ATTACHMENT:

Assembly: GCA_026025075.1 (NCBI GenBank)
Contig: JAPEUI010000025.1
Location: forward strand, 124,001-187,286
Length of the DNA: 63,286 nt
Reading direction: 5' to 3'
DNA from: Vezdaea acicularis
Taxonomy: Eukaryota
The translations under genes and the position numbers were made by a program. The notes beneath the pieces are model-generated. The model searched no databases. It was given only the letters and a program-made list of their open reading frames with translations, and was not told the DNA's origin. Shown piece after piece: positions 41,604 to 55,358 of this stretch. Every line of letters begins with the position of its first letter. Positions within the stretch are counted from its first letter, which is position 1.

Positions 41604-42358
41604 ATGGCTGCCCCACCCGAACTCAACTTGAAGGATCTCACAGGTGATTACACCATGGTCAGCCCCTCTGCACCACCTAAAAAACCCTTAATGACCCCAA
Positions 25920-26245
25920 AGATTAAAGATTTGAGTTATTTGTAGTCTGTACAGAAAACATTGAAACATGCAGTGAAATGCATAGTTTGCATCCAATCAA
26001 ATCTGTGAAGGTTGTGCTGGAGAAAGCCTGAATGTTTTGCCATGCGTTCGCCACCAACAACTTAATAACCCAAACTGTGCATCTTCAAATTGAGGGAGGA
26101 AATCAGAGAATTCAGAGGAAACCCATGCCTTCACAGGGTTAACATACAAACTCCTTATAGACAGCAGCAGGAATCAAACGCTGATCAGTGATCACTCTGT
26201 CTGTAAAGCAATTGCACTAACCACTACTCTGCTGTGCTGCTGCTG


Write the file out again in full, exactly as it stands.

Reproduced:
Assembly: GCA_026025075.1 (NCBI GenBank)
Contig: JAPEUI010000025.1
Location: forward strand, 124,001-187,286
Length of the DNA: 63,286 nt
Reading direction: 5' to 3'
DNA from: Vezdaea acicularis
Taxonomy: Eukaryota
The translations under genes and the position numbers were made by a program. The notes beneath the pieces are model-generated. The model searched no databases. It was given only the letters and a program-made list of their open reading frames with translations, and was not told the DNA's origin. Shown piece after piece: positions 41,604 to 55,358 of this stretch. Every line of letters begins with the position of its first letter. Positions within the stretch are counted from its first letter, which is position 1.

Positions 41604-42358
41604 ATGGCTGCCCCACCCGAACTCAACTTGAAGGATCTCACAGGTGATTACACCATGGTCAGCCCCTCTGCACCACCTAAAAAACCCTTAATGACCCCAA
Positions 25920-26245
25920 AGATTAAAGATTTGAGTTATTTGTAGTCTGTACAGAAAACATTGAAACATGCAGTGAAATGCATAGTTTGCATCCAATCAA
26001 ATCTGTGAAGGTTGTGCTGGAGAAAGCCTGAATGTTTTGCCATGCGTTCGCCACCAACAACTTAATAACCCAAACTGTGCATCTTCAAATTGAGGGAGGA
26101 AATCAGAGAATTCAGAGGAAACCCATGCCTTCACAGGGTTAACATACAAACTCCTTATAGACAGCAGCAGGAATCAAACGCTGATCAGTGATCACTCTGT
26201 CTGTAAAGCAATTGCACTAACCACTACTCTGCTGTGCTGCTGCTG